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Title: Unwinding financial market complexity
Author: Morales, Raffaello
ISNI:       0000 0004 5357 6281
Awarding Body: King's College London (University of London)
Current Institution: King's College London (University of London)
Date of Award: 2014
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Complex systems are characterised by different distinguishing aspects often associated with completely separate behaviours. In financial markets, paramount example of complex systems, two of these aspects stand out in characterising the statistical properties of the many constituents: one is multifractality, a feature which describes the departure of financial time series from purely random processes and is therefore a measure of complexity of the prices; the other is the cross-correlation structure between assets, which encloses information about the market organisation and can reveal dominant factors as well as hierarchical properties. In this thesis I have studied the relationship between these two distinctive properties of financial markets. I have first unveiled new empirical properties of stock returns, casting new light on the latent mechanism governing price dynamics and interactions, and I have then proposed a model which reproduces the observed properties. I have investigated multifractality dynamically on stock returns after having introduced the weighted generalised Hurst exponent, a study that has revealed remarkable increasing trends in the dynamical scaling exponents for firms bailed-out after the 2008 financial crisis. I have then tested the significance of dynamical fluctuations of multifractality against a well-established multifractal model, the Multifractal Random Walk (MRW). The hypothesis of constant multifractality in financial markets has been rejected in many cases revealing a much more complex behaviour of financial time series. I have then linked the multifractal behaviour in financial markets to the cross-correlation structure, showing that the two properties are indeed related. I have investigated the relationship between a proxy of multifractality and cross-correlation hierarchical properties on different markets which have confirmed the result. After having thoroughly reviewed the existing literature on multivariate models, I have proposed a dynamical multivariate model able to reproduce the empirical facts reported in this thesis along with an array of other well-established stylised facts, thus unifying correlation and multifractality in a unique coherent framework.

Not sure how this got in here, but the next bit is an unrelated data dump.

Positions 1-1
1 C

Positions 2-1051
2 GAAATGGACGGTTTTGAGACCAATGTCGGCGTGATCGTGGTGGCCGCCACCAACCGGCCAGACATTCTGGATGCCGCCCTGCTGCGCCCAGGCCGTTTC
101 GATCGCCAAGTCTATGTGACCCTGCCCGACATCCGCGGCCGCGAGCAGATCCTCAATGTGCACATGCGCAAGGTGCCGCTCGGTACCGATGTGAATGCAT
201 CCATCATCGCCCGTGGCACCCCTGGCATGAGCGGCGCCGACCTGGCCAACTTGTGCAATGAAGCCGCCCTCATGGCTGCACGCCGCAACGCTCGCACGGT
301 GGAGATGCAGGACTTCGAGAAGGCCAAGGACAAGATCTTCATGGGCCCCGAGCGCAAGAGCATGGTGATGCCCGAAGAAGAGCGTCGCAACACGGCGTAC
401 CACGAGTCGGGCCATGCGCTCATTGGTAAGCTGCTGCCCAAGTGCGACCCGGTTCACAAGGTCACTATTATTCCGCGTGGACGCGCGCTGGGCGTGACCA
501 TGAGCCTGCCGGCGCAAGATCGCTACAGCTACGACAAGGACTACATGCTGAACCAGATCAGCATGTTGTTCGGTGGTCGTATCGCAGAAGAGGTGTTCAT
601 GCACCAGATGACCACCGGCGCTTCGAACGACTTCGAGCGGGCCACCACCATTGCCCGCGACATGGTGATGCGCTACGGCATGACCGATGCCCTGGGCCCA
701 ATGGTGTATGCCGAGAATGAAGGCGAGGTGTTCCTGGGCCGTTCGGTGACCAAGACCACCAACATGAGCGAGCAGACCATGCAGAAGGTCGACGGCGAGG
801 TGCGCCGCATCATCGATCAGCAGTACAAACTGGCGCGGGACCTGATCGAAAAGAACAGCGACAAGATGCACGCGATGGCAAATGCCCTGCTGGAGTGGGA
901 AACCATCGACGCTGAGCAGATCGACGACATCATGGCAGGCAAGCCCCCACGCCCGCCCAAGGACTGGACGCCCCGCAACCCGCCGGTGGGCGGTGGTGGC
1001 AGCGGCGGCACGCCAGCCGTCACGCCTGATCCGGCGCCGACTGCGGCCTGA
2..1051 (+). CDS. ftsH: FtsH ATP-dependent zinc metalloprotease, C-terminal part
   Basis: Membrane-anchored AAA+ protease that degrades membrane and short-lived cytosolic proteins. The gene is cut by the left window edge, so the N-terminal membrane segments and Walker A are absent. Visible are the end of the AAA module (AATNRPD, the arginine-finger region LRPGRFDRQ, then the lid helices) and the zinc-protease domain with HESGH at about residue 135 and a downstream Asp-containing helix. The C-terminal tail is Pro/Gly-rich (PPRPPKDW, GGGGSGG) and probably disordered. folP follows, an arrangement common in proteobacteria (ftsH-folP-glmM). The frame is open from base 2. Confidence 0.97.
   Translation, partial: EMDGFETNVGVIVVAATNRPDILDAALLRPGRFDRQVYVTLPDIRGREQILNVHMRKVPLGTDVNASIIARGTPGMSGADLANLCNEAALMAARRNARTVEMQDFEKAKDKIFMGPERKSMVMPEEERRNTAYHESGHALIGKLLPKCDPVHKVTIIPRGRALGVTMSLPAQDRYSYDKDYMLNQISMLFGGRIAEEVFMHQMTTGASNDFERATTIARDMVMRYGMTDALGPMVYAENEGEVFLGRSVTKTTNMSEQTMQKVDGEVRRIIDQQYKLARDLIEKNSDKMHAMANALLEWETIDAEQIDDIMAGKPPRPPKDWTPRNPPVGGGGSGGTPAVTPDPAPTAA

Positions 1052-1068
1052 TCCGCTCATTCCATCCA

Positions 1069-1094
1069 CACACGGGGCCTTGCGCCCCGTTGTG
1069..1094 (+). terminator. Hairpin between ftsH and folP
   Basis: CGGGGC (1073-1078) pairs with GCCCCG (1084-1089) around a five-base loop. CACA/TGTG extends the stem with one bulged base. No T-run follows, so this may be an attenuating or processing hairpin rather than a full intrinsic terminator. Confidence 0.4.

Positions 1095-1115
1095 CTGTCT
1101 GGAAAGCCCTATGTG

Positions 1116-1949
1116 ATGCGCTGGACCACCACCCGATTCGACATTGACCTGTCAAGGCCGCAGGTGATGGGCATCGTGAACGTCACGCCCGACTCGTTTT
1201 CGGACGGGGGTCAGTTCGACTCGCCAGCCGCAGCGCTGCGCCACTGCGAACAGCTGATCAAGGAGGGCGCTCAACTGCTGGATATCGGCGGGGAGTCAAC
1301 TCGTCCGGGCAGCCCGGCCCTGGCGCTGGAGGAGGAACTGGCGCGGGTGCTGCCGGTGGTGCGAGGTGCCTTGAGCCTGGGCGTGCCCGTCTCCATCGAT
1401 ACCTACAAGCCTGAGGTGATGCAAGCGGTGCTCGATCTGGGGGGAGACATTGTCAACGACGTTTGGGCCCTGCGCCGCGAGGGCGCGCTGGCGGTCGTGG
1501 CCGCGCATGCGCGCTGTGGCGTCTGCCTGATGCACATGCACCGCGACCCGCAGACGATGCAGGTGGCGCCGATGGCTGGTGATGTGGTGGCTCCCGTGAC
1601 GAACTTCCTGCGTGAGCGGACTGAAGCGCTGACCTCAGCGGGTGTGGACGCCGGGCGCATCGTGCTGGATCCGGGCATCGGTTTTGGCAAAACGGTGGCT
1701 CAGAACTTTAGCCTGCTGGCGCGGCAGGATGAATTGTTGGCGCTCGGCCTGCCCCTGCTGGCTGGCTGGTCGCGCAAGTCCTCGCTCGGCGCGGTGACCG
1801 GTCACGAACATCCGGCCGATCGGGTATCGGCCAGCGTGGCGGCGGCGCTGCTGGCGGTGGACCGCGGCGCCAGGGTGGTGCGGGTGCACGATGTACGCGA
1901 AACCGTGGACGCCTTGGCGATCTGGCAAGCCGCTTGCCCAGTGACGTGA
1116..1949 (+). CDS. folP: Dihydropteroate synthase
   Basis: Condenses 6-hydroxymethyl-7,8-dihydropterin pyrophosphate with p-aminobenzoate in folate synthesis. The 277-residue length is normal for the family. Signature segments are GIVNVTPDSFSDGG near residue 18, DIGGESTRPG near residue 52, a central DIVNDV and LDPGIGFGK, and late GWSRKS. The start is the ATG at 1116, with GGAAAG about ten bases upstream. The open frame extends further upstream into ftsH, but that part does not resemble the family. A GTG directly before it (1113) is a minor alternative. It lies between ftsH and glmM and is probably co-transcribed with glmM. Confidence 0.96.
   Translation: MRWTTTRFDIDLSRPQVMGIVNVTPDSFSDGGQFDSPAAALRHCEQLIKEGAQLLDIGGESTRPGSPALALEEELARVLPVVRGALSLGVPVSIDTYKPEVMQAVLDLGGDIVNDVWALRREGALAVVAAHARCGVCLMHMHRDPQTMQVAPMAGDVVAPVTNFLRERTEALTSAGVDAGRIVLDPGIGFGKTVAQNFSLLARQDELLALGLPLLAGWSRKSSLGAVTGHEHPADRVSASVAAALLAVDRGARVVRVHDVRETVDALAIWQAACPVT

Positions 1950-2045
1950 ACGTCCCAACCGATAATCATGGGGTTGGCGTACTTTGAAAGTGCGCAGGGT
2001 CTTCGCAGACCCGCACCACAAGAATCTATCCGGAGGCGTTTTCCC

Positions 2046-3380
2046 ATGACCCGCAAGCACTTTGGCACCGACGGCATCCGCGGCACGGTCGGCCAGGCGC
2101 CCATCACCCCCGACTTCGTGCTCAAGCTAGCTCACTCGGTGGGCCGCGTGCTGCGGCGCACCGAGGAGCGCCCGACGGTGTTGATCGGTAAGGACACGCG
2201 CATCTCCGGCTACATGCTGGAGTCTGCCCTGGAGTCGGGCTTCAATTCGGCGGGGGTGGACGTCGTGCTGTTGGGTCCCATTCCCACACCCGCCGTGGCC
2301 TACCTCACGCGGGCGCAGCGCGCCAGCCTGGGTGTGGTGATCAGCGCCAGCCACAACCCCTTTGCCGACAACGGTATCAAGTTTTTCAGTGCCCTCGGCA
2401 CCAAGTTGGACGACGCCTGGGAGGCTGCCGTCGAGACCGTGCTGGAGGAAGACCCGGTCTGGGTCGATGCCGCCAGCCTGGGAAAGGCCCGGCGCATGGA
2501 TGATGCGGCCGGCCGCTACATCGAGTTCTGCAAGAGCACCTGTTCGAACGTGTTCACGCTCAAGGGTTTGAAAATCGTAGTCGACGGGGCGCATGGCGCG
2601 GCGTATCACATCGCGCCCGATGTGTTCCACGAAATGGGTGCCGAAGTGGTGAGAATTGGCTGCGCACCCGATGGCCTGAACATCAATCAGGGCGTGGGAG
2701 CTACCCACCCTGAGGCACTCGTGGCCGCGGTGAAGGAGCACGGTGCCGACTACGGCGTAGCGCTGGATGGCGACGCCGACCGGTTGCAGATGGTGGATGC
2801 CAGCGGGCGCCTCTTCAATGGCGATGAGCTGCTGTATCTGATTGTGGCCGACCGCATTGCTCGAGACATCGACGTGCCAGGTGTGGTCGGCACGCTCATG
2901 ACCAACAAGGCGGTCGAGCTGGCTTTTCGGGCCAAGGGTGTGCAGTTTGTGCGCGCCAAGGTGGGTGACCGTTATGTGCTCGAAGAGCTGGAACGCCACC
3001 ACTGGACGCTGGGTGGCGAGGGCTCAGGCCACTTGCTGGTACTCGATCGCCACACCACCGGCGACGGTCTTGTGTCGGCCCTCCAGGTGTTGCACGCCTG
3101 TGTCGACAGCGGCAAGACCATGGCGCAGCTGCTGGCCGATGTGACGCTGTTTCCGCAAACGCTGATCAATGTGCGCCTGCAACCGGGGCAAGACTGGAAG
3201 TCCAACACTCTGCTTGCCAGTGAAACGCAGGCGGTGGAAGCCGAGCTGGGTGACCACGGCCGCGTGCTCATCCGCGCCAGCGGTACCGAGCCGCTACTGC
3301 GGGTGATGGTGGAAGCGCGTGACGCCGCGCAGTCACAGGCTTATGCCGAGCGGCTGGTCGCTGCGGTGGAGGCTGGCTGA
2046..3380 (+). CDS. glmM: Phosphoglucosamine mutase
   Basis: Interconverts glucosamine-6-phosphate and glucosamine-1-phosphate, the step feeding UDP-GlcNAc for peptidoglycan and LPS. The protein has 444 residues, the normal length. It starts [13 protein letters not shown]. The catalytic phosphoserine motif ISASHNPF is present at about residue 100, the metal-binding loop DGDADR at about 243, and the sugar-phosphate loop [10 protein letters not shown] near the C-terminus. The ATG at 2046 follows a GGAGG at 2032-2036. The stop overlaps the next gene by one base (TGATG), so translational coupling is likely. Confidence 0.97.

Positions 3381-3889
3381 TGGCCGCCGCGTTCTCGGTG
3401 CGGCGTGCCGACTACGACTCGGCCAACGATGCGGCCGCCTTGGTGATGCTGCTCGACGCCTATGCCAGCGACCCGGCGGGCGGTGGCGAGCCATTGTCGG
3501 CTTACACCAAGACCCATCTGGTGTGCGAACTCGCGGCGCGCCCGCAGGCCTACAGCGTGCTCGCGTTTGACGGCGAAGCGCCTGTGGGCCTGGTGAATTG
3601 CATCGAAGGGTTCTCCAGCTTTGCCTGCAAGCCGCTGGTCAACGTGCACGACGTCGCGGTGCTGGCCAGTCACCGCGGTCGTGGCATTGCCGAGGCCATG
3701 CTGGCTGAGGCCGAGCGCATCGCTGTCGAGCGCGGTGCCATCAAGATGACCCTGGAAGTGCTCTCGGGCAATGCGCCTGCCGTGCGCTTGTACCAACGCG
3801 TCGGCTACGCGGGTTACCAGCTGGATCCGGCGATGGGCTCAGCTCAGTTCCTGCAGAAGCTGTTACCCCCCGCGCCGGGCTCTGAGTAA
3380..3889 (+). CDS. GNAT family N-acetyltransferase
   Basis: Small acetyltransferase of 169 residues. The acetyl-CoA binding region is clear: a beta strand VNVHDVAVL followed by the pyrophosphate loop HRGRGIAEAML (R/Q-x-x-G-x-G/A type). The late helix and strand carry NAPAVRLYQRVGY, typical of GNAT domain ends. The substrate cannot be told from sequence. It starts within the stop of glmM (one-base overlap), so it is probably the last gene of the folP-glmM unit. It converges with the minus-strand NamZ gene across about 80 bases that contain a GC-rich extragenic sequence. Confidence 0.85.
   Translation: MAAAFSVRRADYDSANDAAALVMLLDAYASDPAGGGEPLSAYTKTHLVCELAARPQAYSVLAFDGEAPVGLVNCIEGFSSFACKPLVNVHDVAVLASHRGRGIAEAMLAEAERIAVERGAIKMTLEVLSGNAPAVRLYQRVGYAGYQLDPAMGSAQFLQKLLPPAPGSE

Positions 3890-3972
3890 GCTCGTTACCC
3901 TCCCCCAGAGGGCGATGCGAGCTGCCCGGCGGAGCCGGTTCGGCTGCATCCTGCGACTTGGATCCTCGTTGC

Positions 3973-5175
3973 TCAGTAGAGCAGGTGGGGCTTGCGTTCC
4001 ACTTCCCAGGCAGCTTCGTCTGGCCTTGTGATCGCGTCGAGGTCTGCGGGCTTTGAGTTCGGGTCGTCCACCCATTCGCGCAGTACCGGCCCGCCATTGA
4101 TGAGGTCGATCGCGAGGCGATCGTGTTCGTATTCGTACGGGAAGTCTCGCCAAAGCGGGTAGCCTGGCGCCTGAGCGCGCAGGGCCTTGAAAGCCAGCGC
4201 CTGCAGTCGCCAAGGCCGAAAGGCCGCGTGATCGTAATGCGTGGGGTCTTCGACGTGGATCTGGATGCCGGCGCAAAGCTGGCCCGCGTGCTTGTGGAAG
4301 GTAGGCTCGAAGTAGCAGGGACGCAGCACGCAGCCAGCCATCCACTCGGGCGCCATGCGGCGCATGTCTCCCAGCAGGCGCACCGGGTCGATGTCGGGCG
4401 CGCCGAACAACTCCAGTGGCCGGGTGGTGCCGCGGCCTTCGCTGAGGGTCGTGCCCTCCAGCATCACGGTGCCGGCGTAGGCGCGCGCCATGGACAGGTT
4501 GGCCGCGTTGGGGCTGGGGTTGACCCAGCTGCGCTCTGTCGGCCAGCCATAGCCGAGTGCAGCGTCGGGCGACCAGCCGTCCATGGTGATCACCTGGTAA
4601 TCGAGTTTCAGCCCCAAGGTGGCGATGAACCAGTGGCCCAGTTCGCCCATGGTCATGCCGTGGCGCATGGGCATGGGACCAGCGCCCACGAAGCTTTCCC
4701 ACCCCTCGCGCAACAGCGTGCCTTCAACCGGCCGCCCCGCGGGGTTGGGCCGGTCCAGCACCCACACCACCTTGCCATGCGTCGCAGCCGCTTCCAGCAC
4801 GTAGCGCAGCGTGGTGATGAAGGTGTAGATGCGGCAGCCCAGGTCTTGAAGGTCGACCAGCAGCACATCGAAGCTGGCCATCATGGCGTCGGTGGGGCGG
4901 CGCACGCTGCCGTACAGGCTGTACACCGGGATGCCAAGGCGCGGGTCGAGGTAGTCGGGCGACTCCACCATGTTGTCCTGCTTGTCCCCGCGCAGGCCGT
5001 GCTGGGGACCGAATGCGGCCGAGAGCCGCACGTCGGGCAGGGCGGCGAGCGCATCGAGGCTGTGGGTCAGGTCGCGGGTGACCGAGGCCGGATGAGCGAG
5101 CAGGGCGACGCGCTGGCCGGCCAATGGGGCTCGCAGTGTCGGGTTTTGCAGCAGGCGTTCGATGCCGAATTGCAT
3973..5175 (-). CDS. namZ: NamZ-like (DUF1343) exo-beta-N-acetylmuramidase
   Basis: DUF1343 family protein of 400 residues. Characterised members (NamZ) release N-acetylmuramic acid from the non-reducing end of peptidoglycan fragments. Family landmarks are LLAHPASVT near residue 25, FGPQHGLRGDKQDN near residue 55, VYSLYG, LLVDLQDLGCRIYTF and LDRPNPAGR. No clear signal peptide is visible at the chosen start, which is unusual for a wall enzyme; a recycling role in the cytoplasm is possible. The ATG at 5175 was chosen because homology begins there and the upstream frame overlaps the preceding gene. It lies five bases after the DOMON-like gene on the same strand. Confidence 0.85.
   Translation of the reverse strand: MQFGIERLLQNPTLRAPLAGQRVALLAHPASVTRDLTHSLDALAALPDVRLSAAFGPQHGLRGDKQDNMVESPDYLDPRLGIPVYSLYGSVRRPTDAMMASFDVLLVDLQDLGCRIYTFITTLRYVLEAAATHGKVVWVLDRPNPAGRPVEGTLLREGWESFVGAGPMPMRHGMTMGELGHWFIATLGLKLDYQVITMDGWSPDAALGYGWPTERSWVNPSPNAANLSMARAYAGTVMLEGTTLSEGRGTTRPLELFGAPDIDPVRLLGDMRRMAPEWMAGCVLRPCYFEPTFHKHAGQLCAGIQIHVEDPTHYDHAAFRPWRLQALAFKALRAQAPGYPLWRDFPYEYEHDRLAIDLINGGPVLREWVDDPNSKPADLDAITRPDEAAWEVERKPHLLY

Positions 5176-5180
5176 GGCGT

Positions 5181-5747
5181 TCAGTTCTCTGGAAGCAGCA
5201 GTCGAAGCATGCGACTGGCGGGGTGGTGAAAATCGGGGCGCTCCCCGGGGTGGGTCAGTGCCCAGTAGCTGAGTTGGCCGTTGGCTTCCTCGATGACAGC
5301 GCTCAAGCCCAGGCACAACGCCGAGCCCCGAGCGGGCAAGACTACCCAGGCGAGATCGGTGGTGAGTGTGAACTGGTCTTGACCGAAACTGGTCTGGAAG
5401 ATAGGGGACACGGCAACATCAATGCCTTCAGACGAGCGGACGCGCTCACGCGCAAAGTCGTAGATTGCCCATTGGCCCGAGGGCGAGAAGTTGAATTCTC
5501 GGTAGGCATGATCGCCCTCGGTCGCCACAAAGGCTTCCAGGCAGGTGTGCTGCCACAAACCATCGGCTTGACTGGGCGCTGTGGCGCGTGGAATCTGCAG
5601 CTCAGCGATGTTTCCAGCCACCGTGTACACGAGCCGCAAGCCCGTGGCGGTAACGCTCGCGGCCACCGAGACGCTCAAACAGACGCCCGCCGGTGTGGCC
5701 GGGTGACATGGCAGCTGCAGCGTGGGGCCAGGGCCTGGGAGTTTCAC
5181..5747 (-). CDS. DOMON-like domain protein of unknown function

Supervisor: Di Matteo, Tiziana Sponsor: Not available
Qualification Name: Thesis (Ph.D.) Qualification Level: Doctoral
EThOS ID:  DOI: Not available